Discussing the news with students gives them a ‘real world’ context to their learning. It also helps students to understand the global context of their local lives, and explore similarities and differences.
The wide range of news topics, including politics, current events, and natural disasters, makes it easy to integrate the news into the curriculum, starting with the most basic areas of reading and numeracy. Encouraging students to read and discuss the news builds upon their language, vocabulary and reading skills. It’s also an effective tool for teaching Maths concepts, particularly fractions, decimals, currency, and averages.
The use of news in education can also significantly enhance broader curriculum areas, such as Citizenship, Environmental Studies, or Geography. Students become better informed, more reflective and analytical. It helps them understand issues of global importance, and the people and places associated with these issues, by seeing in practice some of the complex problems and challenges in the world today, such as how to resolve conflicts and combat disease. By debating on these issues in class, students develop their critical thinking and problem solving skills.
Following media coverage also helps students develop skills of recognising bias and stereotypes.
How to use the news
- Critical thinking and analysis
- Action and impact
- Tutor time
In other words, teachers can introduce a news story in class, and have students discuss and analyse the issues, after which they brainstorm for concrete ideas on how to make an impact and create change. While news stories can often be disturbing for young people, they can also stimulate them to take action and make a positive impact.
For example, students can compare the local and global impacts of natural disaster by looking at news reports of Typhoon Haiyan in 2013 (images and analysis at BBC News – Typhoon Haiyan) and Hurricane Sandy in 2012 (coverage at BBC News – Hurricane Sandy). The discussion can include an examination of the causes of flooding in both regions, the level of damage, the effectiveness of the response, and the rebuilding efforts. Students could then discuss the preventability, if any, of the disaster, and ways in which to help people affected by the flooding.
News stories can provide inspiring, short activities for tutor time and can build on students’ interest and enthusiasm about the big stories of the day. Here are a few simple activities to try out with your tutor group:
- Show a short video clip (the BBC news website has many suitable clips or you could maybe show a different perspective with clips from Al Jazeera) and follow it up with a discussion.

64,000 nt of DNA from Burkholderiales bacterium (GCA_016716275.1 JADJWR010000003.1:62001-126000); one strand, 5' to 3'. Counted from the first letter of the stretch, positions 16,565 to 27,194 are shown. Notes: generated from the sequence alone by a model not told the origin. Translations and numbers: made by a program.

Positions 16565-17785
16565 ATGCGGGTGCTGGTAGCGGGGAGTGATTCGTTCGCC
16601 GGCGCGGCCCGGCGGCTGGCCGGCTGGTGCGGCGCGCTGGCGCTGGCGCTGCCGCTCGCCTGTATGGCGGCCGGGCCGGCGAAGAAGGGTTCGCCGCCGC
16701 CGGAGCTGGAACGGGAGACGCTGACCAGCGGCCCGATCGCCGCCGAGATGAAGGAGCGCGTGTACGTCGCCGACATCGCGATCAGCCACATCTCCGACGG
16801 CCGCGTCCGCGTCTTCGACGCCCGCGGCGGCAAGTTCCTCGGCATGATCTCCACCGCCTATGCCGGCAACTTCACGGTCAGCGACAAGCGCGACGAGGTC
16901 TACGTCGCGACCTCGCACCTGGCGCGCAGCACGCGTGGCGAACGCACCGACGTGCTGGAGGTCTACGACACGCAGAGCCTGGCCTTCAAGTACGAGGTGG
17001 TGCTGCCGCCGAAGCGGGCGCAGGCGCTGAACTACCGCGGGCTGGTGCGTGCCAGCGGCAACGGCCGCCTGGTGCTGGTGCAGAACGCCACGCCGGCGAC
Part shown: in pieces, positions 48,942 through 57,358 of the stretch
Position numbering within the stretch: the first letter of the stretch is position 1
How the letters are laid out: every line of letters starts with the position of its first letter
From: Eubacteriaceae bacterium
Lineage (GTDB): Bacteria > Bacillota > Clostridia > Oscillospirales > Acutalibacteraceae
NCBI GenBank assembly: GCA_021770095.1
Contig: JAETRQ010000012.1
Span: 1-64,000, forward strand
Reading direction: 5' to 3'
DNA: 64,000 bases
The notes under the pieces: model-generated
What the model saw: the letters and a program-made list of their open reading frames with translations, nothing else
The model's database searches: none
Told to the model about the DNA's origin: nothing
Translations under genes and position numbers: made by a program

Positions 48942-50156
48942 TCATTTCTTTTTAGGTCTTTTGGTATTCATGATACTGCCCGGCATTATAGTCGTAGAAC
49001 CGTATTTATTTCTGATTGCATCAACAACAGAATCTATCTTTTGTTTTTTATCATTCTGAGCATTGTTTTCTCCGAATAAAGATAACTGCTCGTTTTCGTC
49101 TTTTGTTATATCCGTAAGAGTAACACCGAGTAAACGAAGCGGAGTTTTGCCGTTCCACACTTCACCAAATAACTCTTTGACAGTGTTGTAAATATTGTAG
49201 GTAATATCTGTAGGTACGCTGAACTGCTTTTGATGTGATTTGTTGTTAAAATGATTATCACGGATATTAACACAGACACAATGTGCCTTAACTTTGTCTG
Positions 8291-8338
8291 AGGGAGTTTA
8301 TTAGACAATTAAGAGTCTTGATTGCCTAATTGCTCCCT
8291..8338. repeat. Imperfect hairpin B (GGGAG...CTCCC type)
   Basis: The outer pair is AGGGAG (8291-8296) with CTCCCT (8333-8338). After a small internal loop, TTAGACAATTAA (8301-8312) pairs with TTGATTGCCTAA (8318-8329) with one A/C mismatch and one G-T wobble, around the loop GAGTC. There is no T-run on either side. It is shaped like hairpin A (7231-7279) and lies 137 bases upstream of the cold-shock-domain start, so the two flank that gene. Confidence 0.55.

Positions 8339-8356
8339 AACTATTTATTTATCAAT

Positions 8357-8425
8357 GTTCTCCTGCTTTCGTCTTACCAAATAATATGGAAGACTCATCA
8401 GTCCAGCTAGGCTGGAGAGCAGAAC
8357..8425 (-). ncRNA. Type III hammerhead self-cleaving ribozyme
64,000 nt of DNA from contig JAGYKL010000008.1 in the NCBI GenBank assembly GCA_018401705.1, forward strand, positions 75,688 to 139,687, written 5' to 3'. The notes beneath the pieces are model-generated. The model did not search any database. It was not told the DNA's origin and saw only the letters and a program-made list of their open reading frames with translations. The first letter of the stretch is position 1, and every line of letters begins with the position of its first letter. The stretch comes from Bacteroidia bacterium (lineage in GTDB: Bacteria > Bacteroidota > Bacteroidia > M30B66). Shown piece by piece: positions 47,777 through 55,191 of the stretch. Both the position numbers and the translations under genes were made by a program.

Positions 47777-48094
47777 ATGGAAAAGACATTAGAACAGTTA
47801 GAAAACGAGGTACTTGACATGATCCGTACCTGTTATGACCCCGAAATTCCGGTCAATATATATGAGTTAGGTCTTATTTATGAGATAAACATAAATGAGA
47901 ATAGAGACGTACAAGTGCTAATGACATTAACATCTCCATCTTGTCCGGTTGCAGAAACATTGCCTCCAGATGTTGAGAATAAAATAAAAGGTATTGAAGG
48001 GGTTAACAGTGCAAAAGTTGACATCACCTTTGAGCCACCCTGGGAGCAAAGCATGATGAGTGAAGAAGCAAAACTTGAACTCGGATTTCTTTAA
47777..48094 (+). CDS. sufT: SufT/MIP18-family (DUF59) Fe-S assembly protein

- Have a question related to a news story on the board which students then discuss – you could have copies of an article or newspaper (free papers such as the Metro can come in handy here) around the classroom for students to refer to. Pairs could be asked to come up with points on either side of the argument when asking ‘agree’ or ‘disagree’ questions.
- Show a picture and ask students if they know what story it relates to or if they can come up with a question about it (the Development Compass Rose could be useful here).
- Bring up a world map and show where a news story is happening. What else do students know about that part of the world? Can they make any connections between themselves and/or the UK and there?
Produced fortnightly during term time by the British Red Cross, Newsthink looks at the stories behind recent headlines, with ideas for further exploration in secondary schools.
The Day is a news website designed especially for UK schools. Much of the content is only available on subscription but there are also some useful free articles.
First News is a subscription newspaper for KS1-3 students (ages 5-14)
Newsround: Big stories reported in a ‘pupil-friendly’ way
You may want to read our blog on tackling complex questions before embarking on some topical stories.
You could also use our ten critical questions to help pupils explore a topic.
And feel free to login and post your own suggestions in the comments box below. How have you explored the news with your pupils?
The photo at the top of the page is ‘all the news’ by Robert Couse-Baker on Flickr.com and used under a Creative Commons Licence.
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